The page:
(1) Talk to your professors, who will have a better sense of what is appropriate for you at this point. They will be better able to give you specific suggestions.
(2) You're going to need a lot more tools in your toolbox to do research eventually, so while your enthusiasm for research is great and I certainly encourage you to dabble in any questions that come up along your way, you are going to need to take lots of coursework in the future as well. At this point in your development, doing coursework on your own -- going through the additional material in the textbooks you have as 3Sphere mentioned, as well as reading one or two appropriately chosen, more advanced textbooks (here, specific advice from your profs can be useful to select texts that match your current knowledge base) -- is likely going to be the best way forward.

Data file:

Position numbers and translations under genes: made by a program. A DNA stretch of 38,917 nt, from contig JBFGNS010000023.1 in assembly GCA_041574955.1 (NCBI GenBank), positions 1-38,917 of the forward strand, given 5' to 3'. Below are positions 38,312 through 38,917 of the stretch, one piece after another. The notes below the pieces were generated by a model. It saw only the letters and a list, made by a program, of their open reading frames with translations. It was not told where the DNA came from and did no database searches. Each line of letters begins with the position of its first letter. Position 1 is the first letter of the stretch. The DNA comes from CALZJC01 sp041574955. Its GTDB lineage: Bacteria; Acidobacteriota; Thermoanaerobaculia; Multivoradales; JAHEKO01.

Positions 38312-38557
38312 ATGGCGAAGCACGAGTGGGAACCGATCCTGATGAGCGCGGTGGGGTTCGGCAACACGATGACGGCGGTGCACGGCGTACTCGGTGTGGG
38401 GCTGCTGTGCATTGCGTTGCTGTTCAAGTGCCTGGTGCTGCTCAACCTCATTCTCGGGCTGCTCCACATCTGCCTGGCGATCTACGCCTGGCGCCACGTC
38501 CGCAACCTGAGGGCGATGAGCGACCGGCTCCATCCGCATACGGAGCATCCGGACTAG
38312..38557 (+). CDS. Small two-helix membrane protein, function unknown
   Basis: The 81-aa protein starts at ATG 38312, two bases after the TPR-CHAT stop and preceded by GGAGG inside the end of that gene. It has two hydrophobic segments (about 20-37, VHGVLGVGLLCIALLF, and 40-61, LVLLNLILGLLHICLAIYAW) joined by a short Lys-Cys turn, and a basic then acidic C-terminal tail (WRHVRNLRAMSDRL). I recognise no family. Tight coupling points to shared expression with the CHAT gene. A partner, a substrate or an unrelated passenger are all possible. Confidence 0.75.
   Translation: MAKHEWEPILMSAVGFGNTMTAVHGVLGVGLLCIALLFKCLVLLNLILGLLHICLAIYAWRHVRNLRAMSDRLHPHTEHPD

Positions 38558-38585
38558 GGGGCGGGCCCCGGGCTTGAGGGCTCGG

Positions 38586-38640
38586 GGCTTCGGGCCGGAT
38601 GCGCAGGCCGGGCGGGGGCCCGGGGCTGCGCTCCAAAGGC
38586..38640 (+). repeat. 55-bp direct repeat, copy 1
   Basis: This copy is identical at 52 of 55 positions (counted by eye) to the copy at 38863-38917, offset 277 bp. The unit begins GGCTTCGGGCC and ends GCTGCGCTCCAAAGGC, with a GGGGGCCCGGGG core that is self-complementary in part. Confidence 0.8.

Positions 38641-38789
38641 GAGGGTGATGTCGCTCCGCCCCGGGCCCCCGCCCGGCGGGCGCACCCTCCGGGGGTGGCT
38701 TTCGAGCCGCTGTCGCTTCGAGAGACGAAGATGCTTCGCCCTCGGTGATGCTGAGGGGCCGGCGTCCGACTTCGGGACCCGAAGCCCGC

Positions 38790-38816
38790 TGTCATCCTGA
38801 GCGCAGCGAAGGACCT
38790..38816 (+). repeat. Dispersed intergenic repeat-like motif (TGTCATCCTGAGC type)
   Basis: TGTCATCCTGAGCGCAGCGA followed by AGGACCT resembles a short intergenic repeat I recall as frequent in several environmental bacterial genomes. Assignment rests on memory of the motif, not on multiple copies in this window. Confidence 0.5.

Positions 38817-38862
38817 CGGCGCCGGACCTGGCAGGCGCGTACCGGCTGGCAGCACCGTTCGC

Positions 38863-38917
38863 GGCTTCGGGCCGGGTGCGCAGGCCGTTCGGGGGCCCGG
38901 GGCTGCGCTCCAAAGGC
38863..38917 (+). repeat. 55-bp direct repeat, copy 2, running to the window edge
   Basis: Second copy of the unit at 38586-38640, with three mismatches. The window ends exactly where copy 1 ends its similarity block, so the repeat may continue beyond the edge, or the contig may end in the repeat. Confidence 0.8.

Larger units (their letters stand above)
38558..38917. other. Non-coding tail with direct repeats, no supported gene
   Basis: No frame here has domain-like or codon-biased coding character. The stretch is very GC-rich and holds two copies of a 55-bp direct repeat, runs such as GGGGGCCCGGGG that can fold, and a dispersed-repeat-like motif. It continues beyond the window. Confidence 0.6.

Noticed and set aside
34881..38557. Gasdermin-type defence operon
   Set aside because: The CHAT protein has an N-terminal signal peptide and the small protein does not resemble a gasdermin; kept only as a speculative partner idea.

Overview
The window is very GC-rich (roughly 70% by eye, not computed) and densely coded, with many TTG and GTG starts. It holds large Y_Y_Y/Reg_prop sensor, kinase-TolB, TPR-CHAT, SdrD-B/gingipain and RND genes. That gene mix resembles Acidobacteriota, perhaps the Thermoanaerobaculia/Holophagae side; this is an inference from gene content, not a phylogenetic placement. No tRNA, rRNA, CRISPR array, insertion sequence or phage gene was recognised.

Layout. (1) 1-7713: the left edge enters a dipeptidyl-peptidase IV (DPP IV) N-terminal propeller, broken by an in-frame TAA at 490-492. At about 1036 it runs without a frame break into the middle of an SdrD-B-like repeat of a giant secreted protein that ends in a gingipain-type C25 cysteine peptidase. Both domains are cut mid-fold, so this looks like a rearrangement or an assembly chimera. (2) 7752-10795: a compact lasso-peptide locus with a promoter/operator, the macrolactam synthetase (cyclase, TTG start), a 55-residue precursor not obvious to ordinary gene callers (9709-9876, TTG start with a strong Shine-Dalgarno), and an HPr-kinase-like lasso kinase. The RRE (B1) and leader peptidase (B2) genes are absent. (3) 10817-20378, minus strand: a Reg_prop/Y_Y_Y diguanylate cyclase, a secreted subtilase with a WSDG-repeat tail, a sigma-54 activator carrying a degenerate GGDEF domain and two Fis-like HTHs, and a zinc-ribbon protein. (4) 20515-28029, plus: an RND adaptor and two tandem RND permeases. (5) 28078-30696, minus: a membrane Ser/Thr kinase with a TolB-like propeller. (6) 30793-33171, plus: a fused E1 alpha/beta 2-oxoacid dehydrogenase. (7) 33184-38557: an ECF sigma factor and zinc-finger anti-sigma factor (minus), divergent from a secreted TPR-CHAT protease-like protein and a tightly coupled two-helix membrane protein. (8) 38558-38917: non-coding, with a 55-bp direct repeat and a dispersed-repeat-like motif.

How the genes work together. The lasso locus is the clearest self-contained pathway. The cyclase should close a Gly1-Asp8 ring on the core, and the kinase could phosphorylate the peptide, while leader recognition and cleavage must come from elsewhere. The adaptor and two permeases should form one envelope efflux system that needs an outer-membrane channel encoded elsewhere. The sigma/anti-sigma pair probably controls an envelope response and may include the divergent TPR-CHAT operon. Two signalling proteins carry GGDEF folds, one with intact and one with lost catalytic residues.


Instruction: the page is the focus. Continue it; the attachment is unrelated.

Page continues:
(3) Given your background, you might be ready for an introductory undergraduate text on Fourier analysis. You could also read a text in a new area, such as algebra, topology, or combinatorics.
(4) If you are interested in combinatorics, Kenneth Bogart made freely available a self-learning textbook that he was working on when he sadly passed away. It is available here.